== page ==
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Summary

The end of everything was her beginning....

It's November 2022. The human race has been wiped out by the 6DM virus (Six Days Maximum - the longest you've got before your organs disintegrate and you melt from the inside out). The end of the world as we know it.

Yet someone is still alive. Alone in a new world of burning cities, rotting corpses and ravenous rats, one woman has survived. A woman who has spent her whole life compromising what she wants and hiding how she feels to meet other people's expectations. From her career to her relationships, to what she wears and where she lives, she's made a lifetime of decisions to fit what other people want her to be. 

But with no one else left, who will she become now that she's completely alone?

©2021 Bethany Clift (P)2021 Hodder & Stoughton Ltd

What listeners say about Last One at the Party

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    5 out of 5 stars
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    5 out of 5 stars

Great story. Superb performance

Gripping, emotional, disturbing, laugh-out loud funny and thought-provoking. The central character was beautifully drawn. Congrats to the author.
And to the wonderful narrator who was really brilliant throughout.

2 people found this helpful

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    4 out of 5 stars
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Narrator deserves award

The narrator makes this book what it is. I'm not sure I would have finished it if I was reading it. The main character is quite unlikeable for the first half of the book and her back story doesn't make her any more likeable.
It's more self-discovery chic lit with the apocalypse as a plot device. There are some harrowing scenes but mainly it's just girl against nature.
She does grow on you and by the end you want her to do well, you are willing her to succeed.
All in all, I did only check how long left a couple of times, and listened to it over the course of a day and a half. Would recommend for a rainy afternoon but not as a holiday read. Especially not in the current environment.
It made me wonder if I should freshen up my survival skills though.

2 people found this helpful

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    3 out of 5 stars
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With a whimper

If you were given a choice of Apocalypses, this would be a good one. No rampaging zombies. No marauding gangs. Just a nice empty Britain with nothing to contend with but the stench of decomposing flesh. It's just as well because our heroine has all the survival instincts of Paris Hilton and the pluck to match. When she's not dissolving in puddles of self-pity, she's getting herself into scrapes entirely of her own making. She's also not particularly likeable and I almost gave up on her when she failed to show any empathy for the suffering of animals starving to death in a zoo. But I finished the book, and that was in part due to her unlikeliness - she was the opposite of the resourceful, tough women who usually figure in these kinds of tales - and I was curious to see how she ended up despite being totally exasperated with her a lot of the time.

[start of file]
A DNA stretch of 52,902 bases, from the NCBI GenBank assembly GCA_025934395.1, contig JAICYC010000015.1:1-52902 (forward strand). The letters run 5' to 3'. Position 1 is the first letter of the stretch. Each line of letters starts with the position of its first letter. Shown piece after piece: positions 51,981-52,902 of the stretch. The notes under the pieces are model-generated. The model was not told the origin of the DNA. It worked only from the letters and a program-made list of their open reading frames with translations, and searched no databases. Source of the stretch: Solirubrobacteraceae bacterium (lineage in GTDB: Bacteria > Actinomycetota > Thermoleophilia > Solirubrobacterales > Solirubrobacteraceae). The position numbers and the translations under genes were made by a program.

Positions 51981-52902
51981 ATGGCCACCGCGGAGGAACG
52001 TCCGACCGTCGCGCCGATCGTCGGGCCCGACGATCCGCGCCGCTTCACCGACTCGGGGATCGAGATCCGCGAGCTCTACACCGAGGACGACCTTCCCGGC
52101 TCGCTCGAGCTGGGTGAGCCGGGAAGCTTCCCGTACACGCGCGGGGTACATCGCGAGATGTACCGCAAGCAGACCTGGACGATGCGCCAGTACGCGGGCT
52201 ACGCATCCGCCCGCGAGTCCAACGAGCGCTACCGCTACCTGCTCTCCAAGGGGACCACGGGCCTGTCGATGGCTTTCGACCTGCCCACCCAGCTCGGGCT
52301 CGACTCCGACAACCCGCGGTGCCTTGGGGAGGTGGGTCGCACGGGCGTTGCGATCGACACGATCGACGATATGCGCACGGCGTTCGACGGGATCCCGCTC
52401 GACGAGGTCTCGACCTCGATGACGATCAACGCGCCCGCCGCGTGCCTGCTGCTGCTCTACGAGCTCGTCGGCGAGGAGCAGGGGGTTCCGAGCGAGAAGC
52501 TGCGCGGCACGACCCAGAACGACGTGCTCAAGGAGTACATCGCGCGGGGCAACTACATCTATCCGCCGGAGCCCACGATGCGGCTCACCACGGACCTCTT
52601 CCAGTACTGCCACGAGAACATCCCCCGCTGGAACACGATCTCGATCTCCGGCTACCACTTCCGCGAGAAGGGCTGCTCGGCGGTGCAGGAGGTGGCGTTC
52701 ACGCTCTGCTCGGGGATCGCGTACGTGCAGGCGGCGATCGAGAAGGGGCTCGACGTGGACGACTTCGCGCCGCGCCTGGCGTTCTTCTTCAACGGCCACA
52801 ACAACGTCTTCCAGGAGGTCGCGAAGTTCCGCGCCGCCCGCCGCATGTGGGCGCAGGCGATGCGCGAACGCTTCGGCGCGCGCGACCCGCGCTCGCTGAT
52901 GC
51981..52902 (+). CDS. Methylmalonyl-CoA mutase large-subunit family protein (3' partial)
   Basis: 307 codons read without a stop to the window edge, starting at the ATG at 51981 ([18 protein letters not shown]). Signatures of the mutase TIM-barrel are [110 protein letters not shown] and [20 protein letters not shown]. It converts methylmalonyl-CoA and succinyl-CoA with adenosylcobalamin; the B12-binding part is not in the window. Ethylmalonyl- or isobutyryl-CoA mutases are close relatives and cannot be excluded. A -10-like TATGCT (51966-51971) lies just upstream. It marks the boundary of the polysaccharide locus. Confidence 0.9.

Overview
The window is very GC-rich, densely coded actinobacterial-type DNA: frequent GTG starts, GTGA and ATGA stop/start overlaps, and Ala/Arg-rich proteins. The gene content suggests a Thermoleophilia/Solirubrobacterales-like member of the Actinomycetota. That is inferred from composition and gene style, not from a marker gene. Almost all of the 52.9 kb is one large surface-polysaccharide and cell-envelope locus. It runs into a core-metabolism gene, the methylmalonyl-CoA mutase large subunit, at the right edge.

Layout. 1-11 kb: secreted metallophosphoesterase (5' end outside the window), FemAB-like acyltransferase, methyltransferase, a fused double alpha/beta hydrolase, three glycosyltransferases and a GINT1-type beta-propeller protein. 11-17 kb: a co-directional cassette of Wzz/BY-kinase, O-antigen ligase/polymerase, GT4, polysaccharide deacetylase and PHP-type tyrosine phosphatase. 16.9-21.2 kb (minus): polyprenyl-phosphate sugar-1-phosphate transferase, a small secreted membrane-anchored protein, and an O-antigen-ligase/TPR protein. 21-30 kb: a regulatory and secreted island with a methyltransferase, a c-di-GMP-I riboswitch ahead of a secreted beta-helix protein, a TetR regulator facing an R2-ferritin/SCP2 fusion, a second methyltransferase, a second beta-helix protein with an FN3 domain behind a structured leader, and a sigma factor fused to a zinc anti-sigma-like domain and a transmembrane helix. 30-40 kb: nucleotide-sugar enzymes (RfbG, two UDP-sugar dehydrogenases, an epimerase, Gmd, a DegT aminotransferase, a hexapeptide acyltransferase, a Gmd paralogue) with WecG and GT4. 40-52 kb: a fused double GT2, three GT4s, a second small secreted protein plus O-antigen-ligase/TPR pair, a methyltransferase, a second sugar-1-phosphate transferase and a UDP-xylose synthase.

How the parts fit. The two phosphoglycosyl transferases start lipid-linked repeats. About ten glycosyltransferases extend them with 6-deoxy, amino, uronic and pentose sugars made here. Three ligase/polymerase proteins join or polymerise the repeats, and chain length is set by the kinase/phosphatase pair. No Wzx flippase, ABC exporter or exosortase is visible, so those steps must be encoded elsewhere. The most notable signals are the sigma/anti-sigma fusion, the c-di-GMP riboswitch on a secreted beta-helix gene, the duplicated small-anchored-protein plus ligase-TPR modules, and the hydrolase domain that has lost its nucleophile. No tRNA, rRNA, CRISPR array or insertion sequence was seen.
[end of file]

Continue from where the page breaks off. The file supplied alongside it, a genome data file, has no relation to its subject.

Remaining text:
As others have pointed out: this not an entirely successful attempt to mix genres. There are lots of flashbacks to the character's former life written in chick-lit vein and I confess I skipped many of them. There are also a few attempts to inject some Stephen King elements later in the story - menacing from feral rats and birds - that doesn't quite come off.
What was more successful was the 'Robinson Crusoe' aspect of the book. Stories about people trying to survive on their own have a universal appeal and, in that respect at least, it did work for me.

1 person found this helpful

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Brilliant listen.

Emotional, poignant and thought provoking. Really enjoyed it and didn't want it to end.

1 person found this helpful

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Loved it

I wasn’t expecting to ever like the main character. But it was a gradual shift towards great fondness for the character. I’m so glad I listen to it on audio rather than having read it as I enjoyed the occasional sound affects and definitely the narration. I did laugh I did have a few tears and the last hour was very tense. Fantastic debut novel👍🏻👍🏻

1 person found this helpful

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    2 out of 5 stars
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Cliche ridden chick-lit posing as genre fiction

This book takes every single trope of the genre and does absolutely nothing original with it. It just regurgitates multiple storylines from far better novels - from the killer pandemic, to the inevitable looting of luxury items, to the survivalist makeover and the bleedin’ obvious twist providing the protagonists reason to carry on (hey Sarah Connor!).